When engaged in discussions of the Bible, we often hear the statement, “But the Bible doesn’t say we can’t!” Supposedly this proves that if something is not specifically condemned in the Bible, then it is acceptable. People will go to all sorts of lengths in use of the silence of the Scriptures to prove their pet doctrine is acceptable to God. What we should instead be asking is, “Does the Bible say we can?”
We need to remember that silence has never authorized anything. It does not authorize your child to do that for which you gave no permission, nor does it authorize us to do something for which God has never given permission (Heb. 7:14). Yet it seems that even people who understand this principle are still intent on using selective silence of the Scriptures. By selective silence I mean, one will use silence of the scriptures to condemn those who might practice something with which they disagree, such as those who use instruments of music in worship, but then argue from silence of the Scriptures for something they want to do or teach.
An example of this might be found in the wedding feast at Cana (Jn. 2:1-11). It is argued by those who might want to approve the use intoxicating beverages, that history teaches us wine (of the intoxicating type) was used extensively by the Jews and others in their feasts. The next point in the scenario is that Jesus turned water into wine. Therefore, because the Scriptures do not refute the conclusion, Jesus must have approved of the use of intoxicating beverages. Although I did not put it in such terms, the scenario equates with what is called a syllogism. A syllogism is defined as, “an argument of a form containing a major premise and a minor premise connected with a middle term and a conclusion.” It is also defined as “an extremely subtle, sophisticated, or deceptive argument.” If you look closely at the claims made by those making the argument above, you see the subtle deceptiveness in their argument. They reason from silence of the Scriptures and say that Jesus made intoxicating wine out of the water. The Greek word is “Onios”, a generic word that can or cannot mean an intoxicating beverage. Just because the English word “wine” appears in this passage does not necessarily indicate an intoxicating drink. And there is nothing else in the passage to indicate that the people were, in fact, intoxicated. Therefore, their argument is flawed.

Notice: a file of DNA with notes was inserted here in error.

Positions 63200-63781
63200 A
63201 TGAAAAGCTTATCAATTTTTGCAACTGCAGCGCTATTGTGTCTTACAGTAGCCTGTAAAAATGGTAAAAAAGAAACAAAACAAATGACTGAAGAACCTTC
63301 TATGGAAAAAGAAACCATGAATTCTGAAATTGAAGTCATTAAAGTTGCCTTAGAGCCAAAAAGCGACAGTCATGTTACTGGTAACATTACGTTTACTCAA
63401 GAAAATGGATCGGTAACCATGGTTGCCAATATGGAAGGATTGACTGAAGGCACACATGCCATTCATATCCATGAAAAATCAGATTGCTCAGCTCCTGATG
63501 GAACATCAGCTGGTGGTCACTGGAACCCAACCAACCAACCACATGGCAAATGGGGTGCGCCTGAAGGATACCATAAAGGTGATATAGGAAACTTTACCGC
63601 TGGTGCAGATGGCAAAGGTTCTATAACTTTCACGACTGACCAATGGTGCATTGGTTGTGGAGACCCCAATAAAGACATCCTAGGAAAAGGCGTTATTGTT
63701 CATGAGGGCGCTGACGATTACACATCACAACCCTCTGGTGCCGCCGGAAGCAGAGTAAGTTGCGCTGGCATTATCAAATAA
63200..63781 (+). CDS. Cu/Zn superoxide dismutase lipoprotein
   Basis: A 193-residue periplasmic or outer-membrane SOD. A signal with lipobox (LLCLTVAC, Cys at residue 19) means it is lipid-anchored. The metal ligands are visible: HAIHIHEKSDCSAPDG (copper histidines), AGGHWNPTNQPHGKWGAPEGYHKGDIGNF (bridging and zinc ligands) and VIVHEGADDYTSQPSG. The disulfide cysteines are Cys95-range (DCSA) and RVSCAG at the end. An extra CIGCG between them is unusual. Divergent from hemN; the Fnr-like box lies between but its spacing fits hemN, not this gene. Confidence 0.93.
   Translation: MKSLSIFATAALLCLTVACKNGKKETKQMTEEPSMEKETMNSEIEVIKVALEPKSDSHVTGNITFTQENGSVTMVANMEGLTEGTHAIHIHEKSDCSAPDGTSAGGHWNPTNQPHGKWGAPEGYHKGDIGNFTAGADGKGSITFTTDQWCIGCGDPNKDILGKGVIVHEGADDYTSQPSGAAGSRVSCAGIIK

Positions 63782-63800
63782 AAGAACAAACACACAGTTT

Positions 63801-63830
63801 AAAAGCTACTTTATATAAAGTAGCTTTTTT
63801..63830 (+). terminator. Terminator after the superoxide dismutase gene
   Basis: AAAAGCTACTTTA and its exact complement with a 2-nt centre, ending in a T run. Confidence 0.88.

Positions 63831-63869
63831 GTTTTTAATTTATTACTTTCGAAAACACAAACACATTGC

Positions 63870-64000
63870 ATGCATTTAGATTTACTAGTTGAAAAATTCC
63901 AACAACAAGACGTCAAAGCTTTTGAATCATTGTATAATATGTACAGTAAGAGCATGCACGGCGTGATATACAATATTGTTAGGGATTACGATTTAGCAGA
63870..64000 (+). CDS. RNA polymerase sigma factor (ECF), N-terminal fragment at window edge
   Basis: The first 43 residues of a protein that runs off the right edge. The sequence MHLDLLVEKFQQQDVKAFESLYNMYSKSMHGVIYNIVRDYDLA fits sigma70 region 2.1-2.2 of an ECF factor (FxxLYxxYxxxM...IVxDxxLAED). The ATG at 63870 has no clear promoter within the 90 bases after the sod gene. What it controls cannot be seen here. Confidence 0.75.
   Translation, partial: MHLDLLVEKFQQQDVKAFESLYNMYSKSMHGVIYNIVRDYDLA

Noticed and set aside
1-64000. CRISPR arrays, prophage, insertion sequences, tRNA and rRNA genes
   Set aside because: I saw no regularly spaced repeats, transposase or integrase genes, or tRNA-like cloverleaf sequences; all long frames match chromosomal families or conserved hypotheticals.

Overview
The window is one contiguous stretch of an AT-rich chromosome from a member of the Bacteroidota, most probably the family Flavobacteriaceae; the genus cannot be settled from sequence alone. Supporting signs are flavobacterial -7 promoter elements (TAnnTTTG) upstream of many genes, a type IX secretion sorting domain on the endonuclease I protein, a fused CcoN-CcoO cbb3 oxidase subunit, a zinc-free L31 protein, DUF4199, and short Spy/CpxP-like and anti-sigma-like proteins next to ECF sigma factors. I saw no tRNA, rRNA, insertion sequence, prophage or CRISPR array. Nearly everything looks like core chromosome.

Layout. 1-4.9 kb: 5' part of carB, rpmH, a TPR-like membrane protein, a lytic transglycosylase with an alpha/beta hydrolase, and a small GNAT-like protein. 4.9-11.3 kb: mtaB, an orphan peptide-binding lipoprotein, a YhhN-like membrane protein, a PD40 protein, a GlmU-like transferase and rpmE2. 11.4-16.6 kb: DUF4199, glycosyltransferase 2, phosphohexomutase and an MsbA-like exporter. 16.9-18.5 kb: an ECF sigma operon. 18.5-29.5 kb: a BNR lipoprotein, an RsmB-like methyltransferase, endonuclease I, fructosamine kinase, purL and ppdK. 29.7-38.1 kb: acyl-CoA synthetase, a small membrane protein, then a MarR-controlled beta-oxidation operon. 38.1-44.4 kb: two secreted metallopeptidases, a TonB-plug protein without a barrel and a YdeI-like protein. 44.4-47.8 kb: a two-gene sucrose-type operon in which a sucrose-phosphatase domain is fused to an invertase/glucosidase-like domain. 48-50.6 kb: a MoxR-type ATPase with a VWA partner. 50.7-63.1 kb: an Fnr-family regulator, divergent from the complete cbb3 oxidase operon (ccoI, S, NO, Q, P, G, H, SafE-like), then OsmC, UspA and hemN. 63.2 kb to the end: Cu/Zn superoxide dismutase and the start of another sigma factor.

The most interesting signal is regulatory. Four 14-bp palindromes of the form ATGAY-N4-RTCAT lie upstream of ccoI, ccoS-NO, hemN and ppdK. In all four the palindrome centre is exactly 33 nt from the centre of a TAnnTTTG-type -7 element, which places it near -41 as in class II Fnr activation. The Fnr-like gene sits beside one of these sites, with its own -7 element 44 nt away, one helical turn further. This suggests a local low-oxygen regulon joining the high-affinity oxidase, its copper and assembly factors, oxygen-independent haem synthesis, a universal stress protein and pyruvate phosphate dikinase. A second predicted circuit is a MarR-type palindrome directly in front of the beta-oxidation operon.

Another place that people like to argue from silence of the Scriptures is found in the discussion of divorce and remarriage. The reasoning goes something like this; divorce was well entrenched and quite rampant among the Jews of Jesus’ day. When Peter and the rest of the apostles preached to the multitudes on the day of Pentecost (Acts 2), some of those who heard the message were obviously in this situation. Therefore, some of those who obeyed the gospel must have been divorced and remarried (this would be the minor premise). They obeyed the gospel and were not told they needed to dissolve that relationship after becoming a Christian (the connecting statement). Therefore, we should not tell those who are in unscriptural marriages to sever the relationship (the major premise). Once again, as with the previous example, we find that something is being argued from the silence of the Scriptures. When we look at Acts 2 & 3, we find nothing said one way or the other about the marital relationship of any of those 3000 that obeyed the Gospel. For all we know from what is said, they may have all been single. To conclude that some were in a second or third marriage is arguing something that is not stated in the Scriptures. To say that, even if some were in that position, they were not told to sever the relationship is also arguing something that is not addressed in the Scriptures. Therefore, we cannot use the silence of the Scriptures to approve unscriptural marriages.
The Scriptures tell us what God deems necessary for our salvation. Has He told us everything that was said or done by Jesus or the apostles? No, He has not (Jn. 21:25). Has he told us everything we need to know? Yes, He has (2 Tim. 3:16-17; 2 Pet 1:3). To try proving something from what God has not said is to “whittle on God’s end of the stick,” and place oneself in the position of God. “The secret things belong to the LORD our God, but the things revealed belong to us and to our sons forever, that we may observe all the words of this law” (Deut. 29:29).